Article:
Jermichael Finley: Why the Green Bay Packers Need to Drop the Troubled Tight End
It’s been called the "Packer Way"—the manner in which Green Bay players carry themselves on and off the field. It starts at the top with Ted Thompson, Mark Murphy and Mike McCarthy. It is then revealed on the field by a talented group of veteran leaders such as Aaron Rodgers, Charles Woodson, Donald Driver, Greg Jennings, A.J. Hawk and Clay Matthews.
Players don't often stray away from the "Packer Way," but if you don’t “buy in,” Thompson won’t hesitate to send you packing. Just ask Javon Walker. He didn't “buy in” and was sent to Denver during the 2006 NFL Draft for a second-round pick despite being the Packers’ leading receiver the previous season.
Jermichael Finley hasn’t bought into the "Packer Way." On the field, he continues to drop passes. Off the field, he continues to publicly chastise his MVP quarterback for not getting him the ball enough.
With the deepest group of pass-catchers in the league at his disposal, Rodgers spreads the ball around liberally. Receivers are expected to make the most of the passes they get. Finley hasn’t done that.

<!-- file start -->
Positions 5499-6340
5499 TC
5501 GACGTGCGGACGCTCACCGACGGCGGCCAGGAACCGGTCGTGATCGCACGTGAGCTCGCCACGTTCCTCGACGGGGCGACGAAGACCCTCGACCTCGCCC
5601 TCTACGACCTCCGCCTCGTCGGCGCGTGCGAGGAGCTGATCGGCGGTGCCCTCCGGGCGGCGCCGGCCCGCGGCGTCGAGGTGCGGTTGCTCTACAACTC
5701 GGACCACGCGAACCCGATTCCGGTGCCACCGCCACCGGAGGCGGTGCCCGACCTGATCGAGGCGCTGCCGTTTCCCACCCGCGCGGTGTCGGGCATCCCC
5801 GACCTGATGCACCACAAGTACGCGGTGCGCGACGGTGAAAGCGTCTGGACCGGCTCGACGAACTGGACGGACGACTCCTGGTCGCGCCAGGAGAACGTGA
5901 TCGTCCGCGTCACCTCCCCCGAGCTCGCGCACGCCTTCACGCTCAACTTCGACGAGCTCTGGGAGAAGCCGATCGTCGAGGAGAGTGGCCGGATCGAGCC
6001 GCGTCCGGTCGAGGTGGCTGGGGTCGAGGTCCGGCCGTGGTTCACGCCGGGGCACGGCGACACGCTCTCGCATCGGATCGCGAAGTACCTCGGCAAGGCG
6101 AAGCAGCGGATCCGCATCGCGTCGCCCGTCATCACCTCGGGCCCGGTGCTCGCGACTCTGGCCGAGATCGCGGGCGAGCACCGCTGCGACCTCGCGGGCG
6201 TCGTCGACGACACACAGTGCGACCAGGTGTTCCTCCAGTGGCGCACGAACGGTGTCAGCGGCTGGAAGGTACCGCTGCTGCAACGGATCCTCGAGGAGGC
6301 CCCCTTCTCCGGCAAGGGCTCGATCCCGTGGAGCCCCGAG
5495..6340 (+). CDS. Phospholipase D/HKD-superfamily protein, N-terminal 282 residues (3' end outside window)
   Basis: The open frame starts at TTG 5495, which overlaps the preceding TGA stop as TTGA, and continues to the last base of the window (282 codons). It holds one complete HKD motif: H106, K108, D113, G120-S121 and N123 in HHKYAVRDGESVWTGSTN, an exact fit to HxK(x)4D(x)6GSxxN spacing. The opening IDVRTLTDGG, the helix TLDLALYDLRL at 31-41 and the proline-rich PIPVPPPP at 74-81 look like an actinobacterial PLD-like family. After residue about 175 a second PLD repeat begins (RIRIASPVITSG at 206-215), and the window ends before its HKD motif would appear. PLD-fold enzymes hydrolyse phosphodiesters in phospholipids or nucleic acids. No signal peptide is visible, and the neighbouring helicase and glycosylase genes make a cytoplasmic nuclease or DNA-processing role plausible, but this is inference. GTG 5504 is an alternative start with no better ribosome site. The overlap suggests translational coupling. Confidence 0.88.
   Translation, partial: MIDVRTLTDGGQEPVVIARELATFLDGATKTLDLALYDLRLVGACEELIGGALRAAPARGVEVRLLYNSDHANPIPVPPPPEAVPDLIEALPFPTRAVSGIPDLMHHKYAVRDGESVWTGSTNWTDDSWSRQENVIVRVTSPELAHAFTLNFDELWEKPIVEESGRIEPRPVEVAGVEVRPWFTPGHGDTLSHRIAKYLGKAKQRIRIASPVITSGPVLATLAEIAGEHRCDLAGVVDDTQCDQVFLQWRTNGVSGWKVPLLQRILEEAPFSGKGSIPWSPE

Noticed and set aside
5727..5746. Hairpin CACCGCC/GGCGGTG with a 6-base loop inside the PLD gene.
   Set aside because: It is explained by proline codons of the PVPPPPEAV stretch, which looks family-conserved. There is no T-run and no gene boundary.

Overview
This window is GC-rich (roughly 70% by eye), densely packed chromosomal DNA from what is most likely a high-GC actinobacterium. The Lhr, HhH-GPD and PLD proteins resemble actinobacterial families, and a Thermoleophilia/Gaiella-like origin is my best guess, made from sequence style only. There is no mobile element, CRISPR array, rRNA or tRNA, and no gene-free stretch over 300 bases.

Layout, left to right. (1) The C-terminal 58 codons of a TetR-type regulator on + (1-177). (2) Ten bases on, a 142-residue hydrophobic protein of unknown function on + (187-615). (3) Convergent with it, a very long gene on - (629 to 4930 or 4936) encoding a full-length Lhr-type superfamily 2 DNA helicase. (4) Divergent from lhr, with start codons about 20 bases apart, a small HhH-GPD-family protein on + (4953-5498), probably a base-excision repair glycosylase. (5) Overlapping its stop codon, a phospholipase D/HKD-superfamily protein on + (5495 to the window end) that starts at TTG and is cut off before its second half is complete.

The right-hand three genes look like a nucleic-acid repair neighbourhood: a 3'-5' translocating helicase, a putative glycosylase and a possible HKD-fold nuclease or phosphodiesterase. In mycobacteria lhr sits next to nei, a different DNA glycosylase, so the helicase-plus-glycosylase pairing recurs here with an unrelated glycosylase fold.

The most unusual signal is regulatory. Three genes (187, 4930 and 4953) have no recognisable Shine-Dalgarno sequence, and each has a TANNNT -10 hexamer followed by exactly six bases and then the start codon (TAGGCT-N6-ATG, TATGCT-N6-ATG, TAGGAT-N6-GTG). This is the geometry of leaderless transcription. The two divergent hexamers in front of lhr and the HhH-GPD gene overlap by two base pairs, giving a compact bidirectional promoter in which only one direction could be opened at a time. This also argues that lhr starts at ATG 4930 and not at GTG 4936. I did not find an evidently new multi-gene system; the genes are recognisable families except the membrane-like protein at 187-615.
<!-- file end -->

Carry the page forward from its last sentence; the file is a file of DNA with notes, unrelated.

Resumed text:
The Packers, at 3-3, can’t afford to lose focus.
If the Packers are serious about winning another Super Bowl, Finley has to be sold to the highest bidder.
He has more value outside the organization than inside. Big, athletic tight ends are a valuable asset in today’s NFL. A player like Finley could theoretically take an offense from good to great. He has all of the physical tools to do so.
What should the Packers do with Jermichael Finley?
The problem for Finley seems to be between his ears. His focus isn’t where it was in 2010, and the locker room continues to suffer from his loud mouth.
It’s unclear what the Packers could get in a trade for Finley. His recent struggles could decrease his value, but Finley’s massive potential would likely bring a solid draft pick or two.
The Packers have the depth at tight end to move on from Finley. Tom Crabtree and D.J. Williams have proven they can play. The offense would have little trouble scoring in his absence. Last Sunday, Rodgers threw six touchdown passes, none to Finley.
If Finley doesn’t turn things around this week against the St. Louis Rams, expect Ted Thompson to make some calls to other teams who might be in the market for a big tight end.
On the other hand, if Finley wants to stay in Green Bay, all he would have to do is two simple things: Catch the passes thrown his way and keep his mouth shut.
After all, it’s the "Packer Way."
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